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Come again? This time it's The CW's turn with Beauty and the Beast

Jay Ryan and Kristin Kreuk play a scarred beast and a scared "Cat." CW photo

Premiering: Thursday, Oct. 11th at 8 p.m. (central) on The CW
Starring: Kristin Kreuk, Jay Ryan, Nina Lisandrello, Max Brown, Austin Basis, Brian White
Produced by: Sherri Cooper, Jennifer Levin, Brian Peterson, Kelly Souders, Gary Fleder, Bill Haber, Paul J. Witt, Tony Thomas, Ron Koslow, Frank Siracusa, John Weber

Time flies when you're taking another stab at an apparently timeless franchise.

Can it really have been 25 TV seasons since CBS premiered its version of Beauty and the Beast and 21 years since the release of Disney's animated, Oscar-nominated musical version?

ABC ordered a Beauty and the Beast pilot for this season, but passed on what it called a "fantastical re-imagining of the classic fairy tale set in a mythical, dangerous world wherein a beautiful and tough princess discovers an unlikely connection with a mysterious beast." Given the long-winded description, it was probably just as well.

But The CW, already home to Supernatural, The Vampire Diaries and two action hero hours (Nikita and the new Arrow), is plunging ahead with its version of Beauty and the Beast. Absent a singing teapot, it's instead a semi-facsimile of the CBS series, which starred Ron Perlman (now growling on FX's Sons of Anarchy) as the "Tunnel World"-dwelling Vincent the Beast and Linda Hamilton as assistant D.A. Catherine Chandler.

CW uses the same names, although Vincent (Jay Ryan) now has a surname (Keller) and Catherine (Kristin Kreuk) is a detective better known as "Cat."

New York City is still their dangerous playground, but the new Vincent lives in an abandoned warehouse with his protective childhood friend, J.T. Forbes (Austin Basis). The old Beast nursed Catherine back to health after she was attacked and left to die in Central Park. New Beast can't save Cat's mother from armed attackers but does prevent them from killing her. Years then pass, with Cat transforming from bartender to detective while still wondering who saved her on that fateful night.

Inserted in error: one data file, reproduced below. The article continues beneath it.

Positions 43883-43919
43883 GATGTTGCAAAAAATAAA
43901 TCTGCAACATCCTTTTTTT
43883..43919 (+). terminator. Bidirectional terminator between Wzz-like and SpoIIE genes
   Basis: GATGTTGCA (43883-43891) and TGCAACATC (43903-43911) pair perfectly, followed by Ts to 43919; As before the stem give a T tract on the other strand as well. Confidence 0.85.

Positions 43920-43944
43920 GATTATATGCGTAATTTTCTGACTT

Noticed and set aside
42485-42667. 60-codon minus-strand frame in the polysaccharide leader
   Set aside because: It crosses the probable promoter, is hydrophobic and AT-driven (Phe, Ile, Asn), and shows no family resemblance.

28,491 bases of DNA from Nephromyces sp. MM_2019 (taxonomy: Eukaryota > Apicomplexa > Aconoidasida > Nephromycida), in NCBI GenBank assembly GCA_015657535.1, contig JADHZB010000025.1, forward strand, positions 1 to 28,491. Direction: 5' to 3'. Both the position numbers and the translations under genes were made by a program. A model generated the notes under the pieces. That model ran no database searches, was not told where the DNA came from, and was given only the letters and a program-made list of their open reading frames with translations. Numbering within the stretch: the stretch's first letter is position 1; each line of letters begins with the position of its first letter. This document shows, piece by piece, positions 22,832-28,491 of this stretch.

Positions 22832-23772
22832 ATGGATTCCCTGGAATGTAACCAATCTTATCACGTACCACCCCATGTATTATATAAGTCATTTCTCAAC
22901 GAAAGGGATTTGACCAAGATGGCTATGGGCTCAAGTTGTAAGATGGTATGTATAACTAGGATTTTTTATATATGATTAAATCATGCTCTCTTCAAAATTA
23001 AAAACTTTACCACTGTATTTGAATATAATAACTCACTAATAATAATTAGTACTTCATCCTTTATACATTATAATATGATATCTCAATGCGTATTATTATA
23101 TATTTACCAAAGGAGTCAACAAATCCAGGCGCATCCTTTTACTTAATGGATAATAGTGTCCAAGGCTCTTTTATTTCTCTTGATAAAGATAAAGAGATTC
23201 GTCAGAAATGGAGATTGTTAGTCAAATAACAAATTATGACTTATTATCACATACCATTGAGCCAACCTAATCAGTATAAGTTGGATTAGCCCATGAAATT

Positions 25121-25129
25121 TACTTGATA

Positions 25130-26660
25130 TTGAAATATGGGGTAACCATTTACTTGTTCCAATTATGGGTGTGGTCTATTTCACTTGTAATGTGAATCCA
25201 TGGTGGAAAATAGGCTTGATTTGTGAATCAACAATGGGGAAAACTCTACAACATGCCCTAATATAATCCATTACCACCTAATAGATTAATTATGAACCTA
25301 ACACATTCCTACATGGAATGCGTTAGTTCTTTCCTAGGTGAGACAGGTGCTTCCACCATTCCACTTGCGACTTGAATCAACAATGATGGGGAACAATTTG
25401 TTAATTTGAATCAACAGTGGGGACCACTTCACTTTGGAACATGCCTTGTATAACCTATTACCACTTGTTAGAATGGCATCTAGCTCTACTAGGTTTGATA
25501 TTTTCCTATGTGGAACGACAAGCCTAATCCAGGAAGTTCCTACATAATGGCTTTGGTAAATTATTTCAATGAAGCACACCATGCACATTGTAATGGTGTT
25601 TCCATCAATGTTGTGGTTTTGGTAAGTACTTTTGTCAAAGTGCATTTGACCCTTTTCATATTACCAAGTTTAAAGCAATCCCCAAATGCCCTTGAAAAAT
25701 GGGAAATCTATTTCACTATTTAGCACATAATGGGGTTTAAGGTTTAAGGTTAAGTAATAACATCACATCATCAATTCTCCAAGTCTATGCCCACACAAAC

Kreuk is accustomed to the company of otherworldly super-powered hunks after a long run as Lana Lang on CW's Smallville. The Beast likewise is a well-muscled, good-looking dude, albeit with a jagged scar bisecting the right side of his face. It's the product of a 2002 tour in Afghanistan after his brother died on 9/11. But sinister military forces of some sort transformed Vincent and others into something they weren't -- monstrous killing machines in need of eradication.

"They couldn't stop us, we couldn't stop us," he explains. So it seemed like a good idea to go undercover after being presumed dead.

Things get even loopier during a companion search for the killer of a newly promoted fashion magazine editor. Vincent just happened to be on the scene, and left his "cross-species DNA" behind. Cat and her partner, detective Tess Vargas (Nina Lisandrello), are assigned to the case. But the latter is left in the dark while Cat eventually tracks Vincent to his lair and then gets stuck with the line, "We're not done here."

The Beast keeps trying to warn Cat off and even Hulks out in hopes of scaring her off. But he's unable to stop saving her, even though Cat proves to be Nikita-esque in initially beating the hell out of two subway thugs.

Caught somewhere in the middle is medical examiner Evan Marks (Max Brown). He's a jaunty Brit with eyes for Cat after her previous boyfriend cheated on her and prompted Tess to declare, "You have a blind spot for douches."

Well, the Beast is no douche, although he can be high maintenance. So off we go toward more weekly bouts with forbidden love and unsolved crimes. Beauty and the Beast won't hurt all that much to watch, but the dialogue and plot stretches can add up to a lot of little ows. That's pretty much standard operating procedure on the terminally struggling CW, which someday will probably just go away.